Second, the implicit hypothesis of these studies was to allocate the vessels within specific calling ports. However, there is no comparison between the designed service network and the exchanging service routes from shipping alliance members or the common feeders. This may lead to one-sided conclusion.

Thirdly, most of the existing research focused on trunk lines but rarely on feeder lines. The different characteristics of feeder lines spur different research ideas. Santini et al. [8] proved that it was unnecessary to consider transshipment in feeder network design. However, the other characteristics of feeder network design were not studied.

In particular, to the best of our knowledge, no research has examined feeder network design from the viewpoint of intra-Europe or intra-Asia business position rather than just the connection for the trunk line. This is precisely where the contribution of the study lies.

Problem description

The large scale of container vessels has significantly changed the service network design, resulting in the hub-and-spoke system in widely application. Konings et al. [13] concluded that feeder vessel operators benefit from the shorter turnaround times and productivity improvement in the hub-and-spoke system. The port of Kotka (Finland) is a typical out port in the hub-and-spoke network. As ocean carriers do not provide direct service to Kotka on the main east-west trade lanes, the port is heavily reliant on the feeder service from the hub ports of Rotterdam (the Netherlands) and Hamburg (Germany). Feeder liner companies such as Unifeeder and Xpress provide regular services to connect the port of Kotka with various ports in the Netherlands, Germany, Russia, Poland, and Denmark. Figure 1 presents a main service route in the Baltic Sea ports.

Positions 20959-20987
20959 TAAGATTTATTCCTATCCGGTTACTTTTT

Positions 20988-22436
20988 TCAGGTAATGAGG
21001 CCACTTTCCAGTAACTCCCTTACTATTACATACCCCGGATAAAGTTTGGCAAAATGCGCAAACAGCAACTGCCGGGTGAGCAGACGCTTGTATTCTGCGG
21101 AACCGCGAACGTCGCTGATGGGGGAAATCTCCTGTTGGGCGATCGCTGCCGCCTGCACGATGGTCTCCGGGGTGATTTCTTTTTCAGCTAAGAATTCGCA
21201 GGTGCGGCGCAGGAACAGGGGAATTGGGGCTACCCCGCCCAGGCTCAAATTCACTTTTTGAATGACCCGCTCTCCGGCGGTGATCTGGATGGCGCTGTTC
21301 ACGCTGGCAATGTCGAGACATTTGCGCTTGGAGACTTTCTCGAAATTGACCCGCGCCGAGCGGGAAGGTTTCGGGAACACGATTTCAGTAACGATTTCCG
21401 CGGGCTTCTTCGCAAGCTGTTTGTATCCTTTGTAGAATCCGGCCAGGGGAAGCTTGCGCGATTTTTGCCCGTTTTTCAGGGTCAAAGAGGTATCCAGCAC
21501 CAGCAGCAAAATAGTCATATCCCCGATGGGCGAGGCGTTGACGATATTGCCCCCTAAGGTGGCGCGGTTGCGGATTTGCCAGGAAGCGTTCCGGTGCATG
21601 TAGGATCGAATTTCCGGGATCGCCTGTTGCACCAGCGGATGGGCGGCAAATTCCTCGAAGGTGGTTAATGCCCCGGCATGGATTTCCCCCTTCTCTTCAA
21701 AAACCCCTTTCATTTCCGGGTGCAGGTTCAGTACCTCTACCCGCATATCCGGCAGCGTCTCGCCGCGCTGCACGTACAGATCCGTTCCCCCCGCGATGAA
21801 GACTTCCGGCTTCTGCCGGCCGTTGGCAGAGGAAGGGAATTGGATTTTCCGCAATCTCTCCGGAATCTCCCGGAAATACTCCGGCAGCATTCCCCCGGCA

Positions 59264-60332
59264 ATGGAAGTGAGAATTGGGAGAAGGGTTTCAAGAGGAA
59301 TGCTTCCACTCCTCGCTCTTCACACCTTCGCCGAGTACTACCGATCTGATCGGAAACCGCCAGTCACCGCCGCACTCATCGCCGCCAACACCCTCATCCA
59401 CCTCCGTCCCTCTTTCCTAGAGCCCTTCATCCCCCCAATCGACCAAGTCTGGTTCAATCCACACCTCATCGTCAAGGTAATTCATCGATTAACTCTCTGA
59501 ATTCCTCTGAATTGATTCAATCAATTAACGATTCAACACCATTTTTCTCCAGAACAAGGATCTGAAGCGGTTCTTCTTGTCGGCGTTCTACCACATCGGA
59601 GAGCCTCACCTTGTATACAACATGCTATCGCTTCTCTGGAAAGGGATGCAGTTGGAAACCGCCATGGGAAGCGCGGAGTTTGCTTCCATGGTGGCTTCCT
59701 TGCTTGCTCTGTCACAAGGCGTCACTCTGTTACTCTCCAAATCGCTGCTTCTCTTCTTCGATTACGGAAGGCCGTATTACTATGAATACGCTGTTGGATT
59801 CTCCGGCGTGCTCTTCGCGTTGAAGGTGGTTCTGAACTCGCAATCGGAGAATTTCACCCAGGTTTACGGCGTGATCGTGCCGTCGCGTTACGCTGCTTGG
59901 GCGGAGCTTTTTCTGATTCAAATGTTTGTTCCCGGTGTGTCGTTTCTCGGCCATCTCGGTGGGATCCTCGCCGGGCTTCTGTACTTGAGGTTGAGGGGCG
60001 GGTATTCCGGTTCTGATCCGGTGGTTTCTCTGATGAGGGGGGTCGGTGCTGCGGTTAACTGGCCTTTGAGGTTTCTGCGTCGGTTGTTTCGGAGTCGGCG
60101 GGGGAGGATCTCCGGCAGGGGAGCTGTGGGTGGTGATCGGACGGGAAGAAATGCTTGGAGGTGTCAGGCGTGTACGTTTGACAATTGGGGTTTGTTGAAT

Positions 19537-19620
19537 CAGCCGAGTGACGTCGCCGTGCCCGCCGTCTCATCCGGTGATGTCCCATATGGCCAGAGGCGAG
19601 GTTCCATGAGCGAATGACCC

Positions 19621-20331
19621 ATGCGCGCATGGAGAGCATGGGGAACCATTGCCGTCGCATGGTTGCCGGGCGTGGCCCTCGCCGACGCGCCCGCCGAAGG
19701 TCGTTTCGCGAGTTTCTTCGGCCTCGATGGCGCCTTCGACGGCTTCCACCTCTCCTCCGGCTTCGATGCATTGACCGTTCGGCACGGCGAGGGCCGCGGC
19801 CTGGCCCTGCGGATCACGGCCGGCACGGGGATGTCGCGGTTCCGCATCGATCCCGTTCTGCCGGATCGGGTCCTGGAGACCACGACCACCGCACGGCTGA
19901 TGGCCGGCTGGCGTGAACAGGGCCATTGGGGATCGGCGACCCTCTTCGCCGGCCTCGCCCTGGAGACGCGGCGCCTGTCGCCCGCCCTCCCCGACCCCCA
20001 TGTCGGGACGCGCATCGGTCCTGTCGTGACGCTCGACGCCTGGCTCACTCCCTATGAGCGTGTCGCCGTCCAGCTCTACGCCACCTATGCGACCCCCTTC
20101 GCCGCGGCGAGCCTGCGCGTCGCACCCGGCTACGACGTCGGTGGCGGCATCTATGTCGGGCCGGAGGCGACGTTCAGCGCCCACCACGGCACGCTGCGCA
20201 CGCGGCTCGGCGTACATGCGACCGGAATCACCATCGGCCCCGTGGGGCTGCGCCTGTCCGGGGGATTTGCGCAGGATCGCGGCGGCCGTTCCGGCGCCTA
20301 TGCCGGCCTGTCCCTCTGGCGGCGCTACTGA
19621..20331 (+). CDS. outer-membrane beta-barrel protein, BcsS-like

Fig. 1
figure1

Main service route for the Baltic Sea Ports (Source:authors)

The common feeder services extend the hinterland market to out ports and lay a foundation for improving vessel utilization. However, an ocean carrier’s individual demand cannot be satisfied as a result of the common feeder services’sailing frequency, calling ports and delivery time are designed by the common operators. In addition, ocean carriers have limitations in exploiting intra regional cargos due to the fact that short-leg slots are restricted. Carriers are also under continual cost pressure due to the fact that feeder vessel operators are relatively concentrated in certain geographical areas.

The ocean carrier Company A used to connect the port of Kotka through common feeder services by transshipment from the port of Hamburg and Rotterdam. This limitation became more pronounced with the upgrading of fleet capacity deployed in Europe and the Mediterranean region.